Ling Huawei: Want Better Growth? Structural Reform Is the Answer
There has been a lot of talk lately about China’s economic growth losing step.
It is true that the economy faces challenges. In the short term, China is now in a critical period of deleveraging and market clearing. Real estate investment has been restricted under the principle that “housing should be for living in, not for speculation.” There doesn’t appear to be any reason that either domestic or global demand will surge. In the mid- and long-run, problems such as an aging population are weighing on the economy, and the structure of the economy is changing. Influenced by both internal and external factors, it was inevitable that China’s economic growth would flag to some extent.
Some economists say that China is in a situation similar to that of Japan when its period of rapid economic growth ended near the end of the last century. Japanese economists later said that the country at the time had missed its opportunities for structural reform and instead employed monetary and fiscal policy to the furthest extent possible. Neither one is a substitute or solution for structural reform, though both can coordinate the reform.
If we ignore structural reforms and depend solely on easing monetary policy, relaxing financial regulation and employing proactive fiscal policy, we could see the return of low market efficiency, soft budget constraints and market players recklessly increasing their leverage.
These days, Chinese entrepreneurs lack confidence, which reflects their concerns about the domestic and global economy, as well as concerns about whether social mechanisms such as the rule of law can be improved. Those concerns cannot be resolved solely through macroeconomic controls.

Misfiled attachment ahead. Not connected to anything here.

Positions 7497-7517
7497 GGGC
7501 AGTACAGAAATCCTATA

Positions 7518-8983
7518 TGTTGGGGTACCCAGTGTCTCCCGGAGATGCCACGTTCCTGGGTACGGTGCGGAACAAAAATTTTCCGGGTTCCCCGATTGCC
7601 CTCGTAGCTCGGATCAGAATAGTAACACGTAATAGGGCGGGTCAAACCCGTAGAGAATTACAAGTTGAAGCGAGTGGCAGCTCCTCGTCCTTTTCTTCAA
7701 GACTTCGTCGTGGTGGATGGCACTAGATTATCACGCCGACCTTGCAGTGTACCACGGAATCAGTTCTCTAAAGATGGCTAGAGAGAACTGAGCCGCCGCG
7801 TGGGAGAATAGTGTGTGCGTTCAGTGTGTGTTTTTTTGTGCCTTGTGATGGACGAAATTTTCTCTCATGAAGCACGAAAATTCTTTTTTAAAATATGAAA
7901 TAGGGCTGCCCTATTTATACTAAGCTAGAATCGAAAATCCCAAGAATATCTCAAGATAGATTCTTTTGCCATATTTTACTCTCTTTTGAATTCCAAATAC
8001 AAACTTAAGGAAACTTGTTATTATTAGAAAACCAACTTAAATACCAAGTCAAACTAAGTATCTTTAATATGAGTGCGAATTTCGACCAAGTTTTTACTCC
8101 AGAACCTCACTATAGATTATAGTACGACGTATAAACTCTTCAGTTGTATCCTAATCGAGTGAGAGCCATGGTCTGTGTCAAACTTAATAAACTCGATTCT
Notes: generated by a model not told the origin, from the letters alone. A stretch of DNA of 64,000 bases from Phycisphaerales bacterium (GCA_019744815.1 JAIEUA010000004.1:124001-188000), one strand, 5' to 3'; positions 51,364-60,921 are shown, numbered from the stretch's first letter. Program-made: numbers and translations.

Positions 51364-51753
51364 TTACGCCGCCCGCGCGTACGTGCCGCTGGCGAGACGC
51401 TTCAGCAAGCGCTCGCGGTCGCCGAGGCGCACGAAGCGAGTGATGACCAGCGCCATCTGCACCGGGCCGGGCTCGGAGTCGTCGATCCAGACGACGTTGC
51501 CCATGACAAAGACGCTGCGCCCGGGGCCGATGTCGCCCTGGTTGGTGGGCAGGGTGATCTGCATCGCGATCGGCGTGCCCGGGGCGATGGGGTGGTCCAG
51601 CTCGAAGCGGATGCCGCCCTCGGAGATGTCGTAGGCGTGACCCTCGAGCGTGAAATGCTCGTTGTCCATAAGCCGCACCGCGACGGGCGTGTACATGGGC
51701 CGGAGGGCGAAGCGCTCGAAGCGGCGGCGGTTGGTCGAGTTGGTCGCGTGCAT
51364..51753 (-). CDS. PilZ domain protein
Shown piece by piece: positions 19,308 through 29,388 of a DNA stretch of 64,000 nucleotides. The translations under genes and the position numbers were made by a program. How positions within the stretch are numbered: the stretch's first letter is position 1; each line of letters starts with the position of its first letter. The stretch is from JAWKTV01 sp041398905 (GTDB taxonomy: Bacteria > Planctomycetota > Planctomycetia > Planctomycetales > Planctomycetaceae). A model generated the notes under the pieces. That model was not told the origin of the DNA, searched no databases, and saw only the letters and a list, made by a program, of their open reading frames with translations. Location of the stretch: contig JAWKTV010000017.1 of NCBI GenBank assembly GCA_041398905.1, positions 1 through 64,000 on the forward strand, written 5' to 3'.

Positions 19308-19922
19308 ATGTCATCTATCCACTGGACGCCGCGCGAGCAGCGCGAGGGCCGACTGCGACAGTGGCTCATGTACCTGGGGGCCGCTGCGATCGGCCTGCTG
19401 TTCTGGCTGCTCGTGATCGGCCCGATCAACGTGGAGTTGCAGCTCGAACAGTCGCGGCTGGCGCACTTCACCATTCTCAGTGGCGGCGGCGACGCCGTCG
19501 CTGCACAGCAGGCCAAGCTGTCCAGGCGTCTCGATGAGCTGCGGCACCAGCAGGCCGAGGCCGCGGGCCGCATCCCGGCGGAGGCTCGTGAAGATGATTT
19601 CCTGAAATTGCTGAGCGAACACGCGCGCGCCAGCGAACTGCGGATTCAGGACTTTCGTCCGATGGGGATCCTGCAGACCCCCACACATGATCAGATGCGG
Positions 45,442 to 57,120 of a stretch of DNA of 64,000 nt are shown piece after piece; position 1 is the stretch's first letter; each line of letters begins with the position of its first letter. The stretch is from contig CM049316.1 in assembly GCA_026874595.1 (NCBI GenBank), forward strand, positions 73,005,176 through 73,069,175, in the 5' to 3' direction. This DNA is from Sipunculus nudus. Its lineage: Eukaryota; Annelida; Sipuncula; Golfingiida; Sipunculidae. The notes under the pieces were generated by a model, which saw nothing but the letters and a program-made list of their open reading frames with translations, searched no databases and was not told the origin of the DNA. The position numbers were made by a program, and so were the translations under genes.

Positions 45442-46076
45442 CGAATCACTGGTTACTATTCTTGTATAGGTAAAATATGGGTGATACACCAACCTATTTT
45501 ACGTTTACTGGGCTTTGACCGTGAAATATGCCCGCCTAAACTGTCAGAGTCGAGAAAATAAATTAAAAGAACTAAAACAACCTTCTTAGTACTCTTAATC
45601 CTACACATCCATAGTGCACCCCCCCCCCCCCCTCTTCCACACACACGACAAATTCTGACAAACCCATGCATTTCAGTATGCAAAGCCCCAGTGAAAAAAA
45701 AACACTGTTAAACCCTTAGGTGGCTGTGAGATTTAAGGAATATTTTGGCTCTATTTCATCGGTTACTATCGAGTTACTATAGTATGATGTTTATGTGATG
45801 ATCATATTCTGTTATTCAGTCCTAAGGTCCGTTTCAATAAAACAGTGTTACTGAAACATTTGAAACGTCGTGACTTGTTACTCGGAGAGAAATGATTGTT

The current discussions about the economy still tend to focus on what macroeconomic controls can accomplish. People hold the notion that monetary or fiscal policy is a magic wand that can fix any economic slowdown, which is a myth.
For a while now, observers of different parts of the economy have been calling for an end to the government setting GDP growth targets. They believe China should try to figure out the real picture of its potential economic growth through a market-oriented mechanism, instead of overly relying on macroeconomic controls. We can see that China’s policymakers have, to some extent, been freed from the planned-economy mindset that obsesses over economic growth data. They have also introduced the goal of boosting high-quality growth. It is progress.
Since 2015, a consensus has emerged that advancing structural reform is the key to improving potential economic growth and fostering a high-quality economy. However, the concepts of “high-quality growth” and “structural reform” still lack concrete goals and quantitative metrics.
The definition of structural reform varies from country to country, as each faces different structural problems. As to China’s own structural problems, a piecemeal approach will not fundamentally solve them. The key is about how to improve the market economy and rule of law, and how governments interact with them in a proper way. Significant issues include whether market entities can operate in a completely market-driven manner, whether information transparency is sufficient without unnecessary interference, whether the rule of law is fair and effective, and whether government services are in place, accessible and efficient.
Ling Huawei is managing editor of Caixin Media and Caixin Weekly.
This article has been edited for length and clarity.
This commentary's headline has been corrected to express the author's point about achieving better growth, not faster growth.
Contact translator Guo Yingzhe (email@example.com)
Caixin Global has officially launched Caixin CEIC Mobile, a mobile-only version of a world-class platform for macroeconomic and microeconomic data.
Ling Huawei is the managing editor of Caixin Media and Caixin Weekly.
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